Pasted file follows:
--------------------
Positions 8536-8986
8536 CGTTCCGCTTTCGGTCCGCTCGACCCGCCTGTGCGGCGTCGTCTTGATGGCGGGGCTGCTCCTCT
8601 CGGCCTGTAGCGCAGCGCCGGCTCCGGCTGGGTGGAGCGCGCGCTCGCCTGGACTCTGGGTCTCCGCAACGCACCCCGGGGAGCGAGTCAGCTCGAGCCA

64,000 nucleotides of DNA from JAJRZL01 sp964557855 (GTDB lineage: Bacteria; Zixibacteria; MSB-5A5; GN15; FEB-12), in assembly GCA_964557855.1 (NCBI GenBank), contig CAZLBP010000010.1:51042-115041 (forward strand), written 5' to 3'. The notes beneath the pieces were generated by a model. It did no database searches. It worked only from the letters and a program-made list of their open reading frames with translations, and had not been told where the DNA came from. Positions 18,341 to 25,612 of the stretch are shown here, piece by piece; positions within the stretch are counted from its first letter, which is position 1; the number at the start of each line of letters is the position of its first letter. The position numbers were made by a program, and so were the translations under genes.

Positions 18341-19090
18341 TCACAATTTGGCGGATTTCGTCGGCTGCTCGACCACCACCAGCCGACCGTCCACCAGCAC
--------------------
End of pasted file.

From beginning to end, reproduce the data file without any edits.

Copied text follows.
Positions 8536-8986
8536 CGTTCCGCTTTCGGTCCGCTCGACCCGCCTGTGCGGCGTCGTCTTGATGGCGGGGCTGCTCCTCT
8601 CGGCCTGTAGCGCAGCGCCGGCTCCGGCTGGGTGGAGCGCGCGCTCGCCTGGACTCTGGGTCTCCGCAACGCACCCCGGGGAGCGAGTCAGCTCGAGCCA

64,000 nucleotides of DNA from JAJRZL01 sp964557855 (GTDB lineage: Bacteria; Zixibacteria; MSB-5A5; GN15; FEB-12), in assembly GCA_964557855.1 (NCBI GenBank), contig CAZLBP010000010.1:51042-115041 (forward strand), written 5' to 3'. The notes beneath the pieces were generated by a model. It did no database searches. It worked only from the letters and a program-made list of their open reading frames with translations, and had not been told where the DNA came from. Positions 18,341 to 25,612 of the stretch are shown here, piece by piece; positions within the stretch are counted from its first letter, which is position 1; the number at the start of each line of letters is the position of its first letter. The position numbers were made by a program, and so were the translations under genes.

Positions 18341-19090
18341 TCACAATTTGGCGGATTTCGTCGGCTGCTCGACCACCACCAGCCGACCGTCCACCAGCAC